I’m scared to go backcountry camping alone, but more scared not to. Because who are we if we don’t endeavour to do what we most desire to do?
So many voices tell me not to go.
“Are you doing it alone?” my mother asks, even though she knows I’ve successfully completed several backcountry stand-up paddleboarding adventures on my own already.
A male friend, who goes solo kayak touring regularly, also expresses concern – and he’s right. Solo wilderness camping is dangerous. I’ve seen actor James Franco amputate his hand in the biopic 127 Hours.
My own fears mount as I hem and haw about the weather, my destination, my plan. Who am I to think I can travel alone in the wilderness?
But then there is the voice, the inner voice that trumps all other voices. It’s always worth going. For who are you if you let fear stop you from doing what you most desire to do?
The plan is set: One woman, a stand-up paddleboard and two nights alone in the wilds of The Massasauga Provincial Park on Ontario’s Georgian Bay.
Doubts rise again at the park office when the campsite I want is gone and I must paddle much further. Can I paddle that far before dark? This is a park without roads: 12,810 hectares with 135 campsites accessible only by water. The day is slipping away. The last time I soloed here, I ended up paddling in the dark with my headlamp and then it died. Still, I found my campsite, nearly hysterical, a thousand stars shimmering above me.
So here I am, pushing my luck again, launching from the Three-Legged Lake access point at 4 p.m., dry bags of camping gear strapped onto the board. After a few wrong turns battling the winds, I find the 370-metre portage, lug the board and bags to Spider Lake and that’s where the magic begins. This part of the Massasauga displays an eerie, serene beauty ‒ the windswept feel of Georgian Bay, with stark rocky cliffs, striated granite and twisted pines, yet safe and sheltered from wild waves as an inland lake. Part of the UNESCO Georgian Bay Biosphere Reserve, the park counts black bears; its namesake rattler, the eastern massasauga, which is a threatened species in these parts; and Ontario’s only lizard, the five-lined skink, among its many remarkable inhabitants.
Following the curve of Spider Lake shelters me from the worst of the wind. Light plays with rock and the water, reassuring me: It’s always right to come. Tripping with friends is rewarding but distracting. Paddling alone is immersive. You become part of the place. Time slows down. As I pull myself forward with every stroke, a great blue heron takes flight over the tops of pine trees and my worries blow away with the wind.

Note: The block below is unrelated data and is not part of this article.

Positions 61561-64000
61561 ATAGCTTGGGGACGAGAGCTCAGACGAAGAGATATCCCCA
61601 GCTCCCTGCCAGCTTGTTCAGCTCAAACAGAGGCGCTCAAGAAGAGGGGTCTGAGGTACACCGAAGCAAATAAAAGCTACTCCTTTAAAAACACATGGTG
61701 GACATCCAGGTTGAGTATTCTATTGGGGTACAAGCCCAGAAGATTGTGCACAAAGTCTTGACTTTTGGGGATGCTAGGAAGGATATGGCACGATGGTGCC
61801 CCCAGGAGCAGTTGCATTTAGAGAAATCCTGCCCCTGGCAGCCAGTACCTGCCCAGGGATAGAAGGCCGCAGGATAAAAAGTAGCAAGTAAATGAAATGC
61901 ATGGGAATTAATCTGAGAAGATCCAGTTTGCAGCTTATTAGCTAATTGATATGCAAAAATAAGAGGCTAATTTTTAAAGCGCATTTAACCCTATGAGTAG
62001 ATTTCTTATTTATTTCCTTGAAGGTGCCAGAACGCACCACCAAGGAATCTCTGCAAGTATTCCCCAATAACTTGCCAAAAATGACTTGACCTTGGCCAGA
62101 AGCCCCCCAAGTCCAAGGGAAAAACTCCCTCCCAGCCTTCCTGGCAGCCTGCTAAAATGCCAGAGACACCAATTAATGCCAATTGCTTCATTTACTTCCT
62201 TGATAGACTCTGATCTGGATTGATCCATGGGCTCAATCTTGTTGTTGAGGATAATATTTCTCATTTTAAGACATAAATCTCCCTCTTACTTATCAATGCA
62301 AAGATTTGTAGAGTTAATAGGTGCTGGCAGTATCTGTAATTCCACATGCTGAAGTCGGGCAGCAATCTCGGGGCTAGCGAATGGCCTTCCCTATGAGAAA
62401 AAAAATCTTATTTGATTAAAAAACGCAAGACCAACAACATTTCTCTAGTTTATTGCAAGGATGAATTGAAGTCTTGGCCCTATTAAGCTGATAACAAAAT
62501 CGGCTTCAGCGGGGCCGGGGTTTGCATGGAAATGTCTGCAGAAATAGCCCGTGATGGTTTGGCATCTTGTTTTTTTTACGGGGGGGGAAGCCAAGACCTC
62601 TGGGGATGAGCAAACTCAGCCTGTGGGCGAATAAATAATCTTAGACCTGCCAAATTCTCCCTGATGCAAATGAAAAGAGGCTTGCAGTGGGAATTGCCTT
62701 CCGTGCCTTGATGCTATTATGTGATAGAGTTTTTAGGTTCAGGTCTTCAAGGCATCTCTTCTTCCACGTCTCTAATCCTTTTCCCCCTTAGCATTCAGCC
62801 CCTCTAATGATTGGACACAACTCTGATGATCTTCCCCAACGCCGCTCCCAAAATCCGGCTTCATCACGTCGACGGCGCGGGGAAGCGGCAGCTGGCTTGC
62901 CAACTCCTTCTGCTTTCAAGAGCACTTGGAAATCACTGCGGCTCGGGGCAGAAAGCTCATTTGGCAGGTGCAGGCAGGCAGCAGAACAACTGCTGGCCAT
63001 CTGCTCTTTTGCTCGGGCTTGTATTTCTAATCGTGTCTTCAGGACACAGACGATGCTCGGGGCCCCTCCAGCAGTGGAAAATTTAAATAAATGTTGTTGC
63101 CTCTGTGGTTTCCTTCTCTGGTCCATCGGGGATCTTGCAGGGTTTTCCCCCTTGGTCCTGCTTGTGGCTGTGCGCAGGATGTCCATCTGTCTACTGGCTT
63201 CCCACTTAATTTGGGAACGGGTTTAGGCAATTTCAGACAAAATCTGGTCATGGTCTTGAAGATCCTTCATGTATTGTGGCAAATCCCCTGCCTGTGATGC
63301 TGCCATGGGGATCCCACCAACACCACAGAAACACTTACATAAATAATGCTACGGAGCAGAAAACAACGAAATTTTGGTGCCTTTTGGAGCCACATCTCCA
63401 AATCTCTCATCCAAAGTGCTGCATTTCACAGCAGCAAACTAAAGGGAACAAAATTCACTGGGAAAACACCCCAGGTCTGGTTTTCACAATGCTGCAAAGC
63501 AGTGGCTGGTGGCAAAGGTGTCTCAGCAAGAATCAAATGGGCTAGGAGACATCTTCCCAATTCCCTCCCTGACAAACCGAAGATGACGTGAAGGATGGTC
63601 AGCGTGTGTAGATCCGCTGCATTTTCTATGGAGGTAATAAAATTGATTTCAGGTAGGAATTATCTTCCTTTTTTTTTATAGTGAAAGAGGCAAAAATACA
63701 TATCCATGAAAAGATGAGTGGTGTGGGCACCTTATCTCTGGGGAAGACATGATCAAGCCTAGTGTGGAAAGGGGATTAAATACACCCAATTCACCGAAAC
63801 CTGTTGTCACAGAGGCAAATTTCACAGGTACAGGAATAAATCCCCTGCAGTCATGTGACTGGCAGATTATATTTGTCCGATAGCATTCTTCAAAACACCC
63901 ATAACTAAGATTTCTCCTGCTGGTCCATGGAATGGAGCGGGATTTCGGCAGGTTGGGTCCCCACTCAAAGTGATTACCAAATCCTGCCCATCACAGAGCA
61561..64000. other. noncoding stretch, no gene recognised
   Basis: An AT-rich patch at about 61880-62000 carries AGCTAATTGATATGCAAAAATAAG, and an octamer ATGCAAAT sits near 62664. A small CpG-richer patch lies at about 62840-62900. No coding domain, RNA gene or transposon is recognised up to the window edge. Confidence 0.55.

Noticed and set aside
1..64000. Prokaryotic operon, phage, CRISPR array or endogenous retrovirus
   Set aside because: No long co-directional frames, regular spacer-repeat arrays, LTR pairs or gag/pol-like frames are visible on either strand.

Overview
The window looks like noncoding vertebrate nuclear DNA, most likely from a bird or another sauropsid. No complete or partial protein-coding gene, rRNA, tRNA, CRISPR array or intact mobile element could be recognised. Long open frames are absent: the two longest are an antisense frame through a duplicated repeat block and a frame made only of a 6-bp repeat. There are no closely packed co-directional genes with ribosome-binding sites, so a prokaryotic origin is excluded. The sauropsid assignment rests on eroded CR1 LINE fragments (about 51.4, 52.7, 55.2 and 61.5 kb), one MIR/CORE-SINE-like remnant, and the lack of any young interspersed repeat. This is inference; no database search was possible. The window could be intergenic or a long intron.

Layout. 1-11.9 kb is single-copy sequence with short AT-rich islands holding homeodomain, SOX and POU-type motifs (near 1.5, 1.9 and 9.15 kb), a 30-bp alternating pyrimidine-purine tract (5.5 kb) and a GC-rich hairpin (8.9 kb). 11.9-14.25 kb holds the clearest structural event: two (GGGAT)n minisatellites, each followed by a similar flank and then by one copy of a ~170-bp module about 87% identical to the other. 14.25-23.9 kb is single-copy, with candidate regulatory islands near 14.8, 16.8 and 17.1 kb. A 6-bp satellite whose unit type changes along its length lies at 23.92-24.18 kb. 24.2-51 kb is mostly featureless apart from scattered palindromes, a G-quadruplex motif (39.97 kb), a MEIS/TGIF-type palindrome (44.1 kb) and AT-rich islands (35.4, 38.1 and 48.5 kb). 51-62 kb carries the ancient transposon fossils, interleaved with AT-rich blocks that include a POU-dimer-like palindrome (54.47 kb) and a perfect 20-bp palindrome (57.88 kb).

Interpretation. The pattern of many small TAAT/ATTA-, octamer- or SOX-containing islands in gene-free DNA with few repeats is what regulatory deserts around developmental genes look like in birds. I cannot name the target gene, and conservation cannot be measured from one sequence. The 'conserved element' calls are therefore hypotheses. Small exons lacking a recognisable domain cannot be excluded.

The upside of the longer paddle is a truly excellent campsite, lucky No. 13, with a sandy beach and sunset view.
After setting up the tent and a bear hang, I languidly paddle out on calm, pristine waters to watch the sunset dance on a striking granite outcrop jutting cathedral-like into the sky. As the light fades, I slip off the board into the shallows to cool my feet – and shriek. Two feet away is a large turtle ‒ almost as wide as my board ‒ with a mottled neck and algae-strewn shell. It reminds me of a sea turtle, only this is an inland lake, which means that must be a snapping turtle. I rationalize that snapping turtles are probably like black bears and massasauga rattlesnakes; certainly dangerous, but something that wants to avoid me even more than I want to avoid it.
Later that night at the picnic table, my one small light shines in a sea of darkness. In the sky, there’s a star or a satellite, I can’t tell. I’m pretty sure that plopping sound is the snapping turtle dropping back into the lake. No skinny dipping in the dark for me but I don’t care. Seeing that giant turtle with its ancient face, dinosaur-like beak, gracefully gliding in the water beside my board, was like seeing a dinosaur, a unicorn, something so surprising and unexpected that it becomes sacred.
We need nature. We are nature. Studies have shown the calming, psychological benefits of forest bathing, swimming, sun and sky. Here, I learn again to listen to my own voice as a small, insignificant moving dot on a map, with only a burning will to explore that ultimately trumps fear and propels me forward.
The following day is paddling perfection.
I leave my trappings behind, paddle to the far reaches of the lake, stopping for swims, seeing everything: baby fish in the water, dragonflies circling my head. On shore for a bathroom break, hundreds of tiny frogs the size of my fingertip jump madly away. The beaver smacks its tail at me as I jockey for a better photo: No, I do not want to be on Instagram.
Later in the day, amid this paradise, fear creeps in again, for the rain and storms I know are coming. As the sun sets, the wind wakes. Rain begins while I sleep. At 1 a.m., thunder jolts me alive. I wake again at 5 a.m., stranded on my sleeping mattress with about two inches of water inside my tent. I climb out to find water flowing off the granite cliff, creating a creek, dammed by my tent. I go back to sleep, trying to stay aloft on my island of a bed. Note to self: pitch your tent on high ground.
By 8 a.m. the rain stops.
The paddle back through placid waters is calm, glorious, triumphant even. I make mistakes but it doesn’t matter. I’m exhausted but feel stronger. I pass a woman kayaking and she asks where I went. “Did you do all that on a paddleboard? You’re awesome.”
I roll the word around in my mind as I fight the winds again. This isn’t really all that incredible, is it? A woman tripping alone in the wilderness? Because it’s my adventures large and small that keep me sane in this life, and make me who I most want to be.
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